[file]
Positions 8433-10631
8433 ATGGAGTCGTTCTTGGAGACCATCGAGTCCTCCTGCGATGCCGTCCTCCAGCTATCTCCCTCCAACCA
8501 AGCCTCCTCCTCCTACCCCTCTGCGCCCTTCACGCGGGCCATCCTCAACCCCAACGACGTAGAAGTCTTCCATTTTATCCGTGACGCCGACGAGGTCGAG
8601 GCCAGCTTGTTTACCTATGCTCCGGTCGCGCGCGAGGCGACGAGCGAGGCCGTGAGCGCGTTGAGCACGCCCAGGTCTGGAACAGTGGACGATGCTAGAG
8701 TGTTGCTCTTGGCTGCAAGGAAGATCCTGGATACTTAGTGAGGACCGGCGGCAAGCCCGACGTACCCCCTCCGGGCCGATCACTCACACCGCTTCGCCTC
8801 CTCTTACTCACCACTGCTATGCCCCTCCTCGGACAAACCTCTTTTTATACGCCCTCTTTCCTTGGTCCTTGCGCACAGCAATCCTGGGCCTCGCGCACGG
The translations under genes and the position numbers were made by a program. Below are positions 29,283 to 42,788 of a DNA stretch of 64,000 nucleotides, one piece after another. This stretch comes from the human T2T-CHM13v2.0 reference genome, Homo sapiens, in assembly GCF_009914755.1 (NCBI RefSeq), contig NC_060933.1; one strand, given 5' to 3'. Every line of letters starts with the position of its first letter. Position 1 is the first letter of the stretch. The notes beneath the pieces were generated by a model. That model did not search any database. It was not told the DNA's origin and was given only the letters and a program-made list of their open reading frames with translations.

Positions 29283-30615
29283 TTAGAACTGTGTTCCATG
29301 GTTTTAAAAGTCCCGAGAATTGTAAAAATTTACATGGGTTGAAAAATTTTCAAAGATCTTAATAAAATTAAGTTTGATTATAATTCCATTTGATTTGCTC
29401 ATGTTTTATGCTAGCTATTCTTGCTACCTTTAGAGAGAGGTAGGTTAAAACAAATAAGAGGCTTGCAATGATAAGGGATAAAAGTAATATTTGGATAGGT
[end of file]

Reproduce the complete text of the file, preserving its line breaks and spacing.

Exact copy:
Positions 8433-10631
8433 ATGGAGTCGTTCTTGGAGACCATCGAGTCCTCCTGCGATGCCGTCCTCCAGCTATCTCCCTCCAACCA
8501 AGCCTCCTCCTCCTACCCCTCTGCGCCCTTCACGCGGGCCATCCTCAACCCCAACGACGTAGAAGTCTTCCATTTTATCCGTGACGCCGACGAGGTCGAG
8601 GCCAGCTTGTTTACCTATGCTCCGGTCGCGCGCGAGGCGACGAGCGAGGCCGTGAGCGCGTTGAGCACGCCCAGGTCTGGAACAGTGGACGATGCTAGAG
8701 TGTTGCTCTTGGCTGCAAGGAAGATCCTGGATACTTAGTGAGGACCGGCGGCAAGCCCGACGTACCCCCTCCGGGCCGATCACTCACACCGCTTCGCCTC
8801 CTCTTACTCACCACTGCTATGCCCCTCCTCGGACAAACCTCTTTTTATACGCCCTCTTTCCTTGGTCCTTGCGCACAGCAATCCTGGGCCTCGCGCACGG
The translations under genes and the position numbers were made by a program. Below are positions 29,283 to 42,788 of a DNA stretch of 64,000 nucleotides, one piece after another. This stretch comes from the human T2T-CHM13v2.0 reference genome, Homo sapiens, in assembly GCF_009914755.1 (NCBI RefSeq), contig NC_060933.1; one strand, given 5' to 3'. Every line of letters starts with the position of its first letter. Position 1 is the first letter of the stretch. The notes beneath the pieces were generated by a model. That model did not search any database. It was not told the DNA's origin and was given only the letters and a program-made list of their open reading frames with translations.

Positions 29283-30615
29283 TTAGAACTGTGTTCCATG
29301 GTTTTAAAAGTCCCGAGAATTGTAAAAATTTACATGGGTTGAAAAATTTTCAAAGATCTTAATAAAATTAAGTTTGATTATAATTCCATTTGATTTGCTC
29401 ATGTTTTATGCTAGCTATTCTTGCTACCTTTAGAGAGAGGTAGGTTAAAACAAATAAGAGGCTTGCAATGATAAGGGATAAAAGTAATATTTGGATAGGT